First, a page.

We have discussed the fact that the design of a digital circuit starts with the purpose of the circuit—what is the circuit to do? This involves stating the problem in a form that can be approached digitally (certainly not all purposes can be stated in this way!), which means defining input variables in such a way that all of the possible situations can be expressed as true or false values of the input variables. Then the output of the circuit must be defined such that all possible results can be expressed as a true or false output.
Once the definition phase of the circuit design is complete, the truth table for the system must be constructed. This simply means specifying all possible combinations of the inputs (that is, specifying the “universe” of input values—this will involve 2c rows in the truth table, where c is the number of components or inputs to the system) along with the truth-value of the output for each combination of inputs.
After the truth table has been constructed the minterms can be written out for each row having an output of 1. The minterms can then be combined in an OR gate to write out the full Boolean algebra expression for the truth table. This expression can then be used to draw the circuit diagram (as was done in the previous example).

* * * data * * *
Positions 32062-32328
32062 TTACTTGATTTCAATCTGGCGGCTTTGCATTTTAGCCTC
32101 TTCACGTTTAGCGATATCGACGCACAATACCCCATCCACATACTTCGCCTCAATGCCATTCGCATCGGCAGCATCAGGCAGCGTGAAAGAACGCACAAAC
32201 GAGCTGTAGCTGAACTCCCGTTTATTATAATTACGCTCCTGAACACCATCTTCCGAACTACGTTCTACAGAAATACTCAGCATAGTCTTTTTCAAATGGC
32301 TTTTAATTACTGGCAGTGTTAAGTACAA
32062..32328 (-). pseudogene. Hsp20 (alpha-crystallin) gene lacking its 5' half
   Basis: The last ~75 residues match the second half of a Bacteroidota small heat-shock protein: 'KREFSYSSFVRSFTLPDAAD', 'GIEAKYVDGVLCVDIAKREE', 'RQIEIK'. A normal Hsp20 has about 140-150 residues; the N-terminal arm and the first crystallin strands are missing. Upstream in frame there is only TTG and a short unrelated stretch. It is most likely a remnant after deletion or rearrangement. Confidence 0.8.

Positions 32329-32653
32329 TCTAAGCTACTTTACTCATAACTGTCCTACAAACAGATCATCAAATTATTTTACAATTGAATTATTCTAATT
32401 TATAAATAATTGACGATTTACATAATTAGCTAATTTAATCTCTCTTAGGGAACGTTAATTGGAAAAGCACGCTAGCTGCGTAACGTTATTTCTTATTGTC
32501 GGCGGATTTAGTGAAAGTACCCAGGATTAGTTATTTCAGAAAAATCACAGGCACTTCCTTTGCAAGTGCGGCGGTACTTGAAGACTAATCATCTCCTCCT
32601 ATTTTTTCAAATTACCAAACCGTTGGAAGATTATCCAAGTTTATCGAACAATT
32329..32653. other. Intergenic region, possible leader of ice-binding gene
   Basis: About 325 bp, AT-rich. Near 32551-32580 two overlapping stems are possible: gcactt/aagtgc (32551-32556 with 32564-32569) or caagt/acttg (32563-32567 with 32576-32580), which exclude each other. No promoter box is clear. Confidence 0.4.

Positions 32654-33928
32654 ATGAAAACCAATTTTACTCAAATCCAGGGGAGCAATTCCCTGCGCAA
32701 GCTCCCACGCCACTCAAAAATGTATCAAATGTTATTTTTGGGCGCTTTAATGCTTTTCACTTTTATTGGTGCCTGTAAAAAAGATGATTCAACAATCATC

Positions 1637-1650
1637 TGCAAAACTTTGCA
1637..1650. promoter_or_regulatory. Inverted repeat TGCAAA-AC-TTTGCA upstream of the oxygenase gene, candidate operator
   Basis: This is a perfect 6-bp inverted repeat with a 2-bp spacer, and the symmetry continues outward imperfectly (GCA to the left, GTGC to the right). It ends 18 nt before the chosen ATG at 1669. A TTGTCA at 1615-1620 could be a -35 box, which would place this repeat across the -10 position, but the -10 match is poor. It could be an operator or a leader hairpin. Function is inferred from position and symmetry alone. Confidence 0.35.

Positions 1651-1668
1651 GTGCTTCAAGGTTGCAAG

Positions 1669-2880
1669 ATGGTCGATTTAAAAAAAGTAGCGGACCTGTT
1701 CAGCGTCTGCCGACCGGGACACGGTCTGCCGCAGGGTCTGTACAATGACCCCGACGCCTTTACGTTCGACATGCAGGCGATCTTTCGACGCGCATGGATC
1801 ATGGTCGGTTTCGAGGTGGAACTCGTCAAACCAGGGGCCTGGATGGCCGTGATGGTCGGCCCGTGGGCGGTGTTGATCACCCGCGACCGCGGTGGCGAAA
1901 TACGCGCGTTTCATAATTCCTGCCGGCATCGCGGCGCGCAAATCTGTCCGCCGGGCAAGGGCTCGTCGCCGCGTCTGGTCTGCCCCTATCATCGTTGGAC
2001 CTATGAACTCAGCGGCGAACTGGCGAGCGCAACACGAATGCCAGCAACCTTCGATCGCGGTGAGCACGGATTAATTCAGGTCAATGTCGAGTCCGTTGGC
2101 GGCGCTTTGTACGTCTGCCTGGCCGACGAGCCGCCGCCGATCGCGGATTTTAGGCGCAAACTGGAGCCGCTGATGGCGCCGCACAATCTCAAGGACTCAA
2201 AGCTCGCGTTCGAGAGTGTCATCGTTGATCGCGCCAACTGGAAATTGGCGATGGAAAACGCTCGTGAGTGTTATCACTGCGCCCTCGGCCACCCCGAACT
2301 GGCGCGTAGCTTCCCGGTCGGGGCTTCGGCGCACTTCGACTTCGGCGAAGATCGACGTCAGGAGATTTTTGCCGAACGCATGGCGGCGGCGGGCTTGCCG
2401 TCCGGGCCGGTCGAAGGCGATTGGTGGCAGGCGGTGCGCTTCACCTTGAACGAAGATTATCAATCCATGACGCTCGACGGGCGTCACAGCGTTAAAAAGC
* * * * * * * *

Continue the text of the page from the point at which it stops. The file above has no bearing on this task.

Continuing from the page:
The following example illustrates this process.
While the introduction to digital electronics that we have worked through is certainly very rudimentary, it nonetheless exposes us to the type of thinking behind the design of digital circuits. (Real digital circuit design can get quite complicated, but the circuits that we will deal with will be necessarily simple....) If you can follow through (or even anticipate!) the solution to the next example and work through the homework solutions then you have come a long way in this quick (4-lecture!) introduction to digital circuits!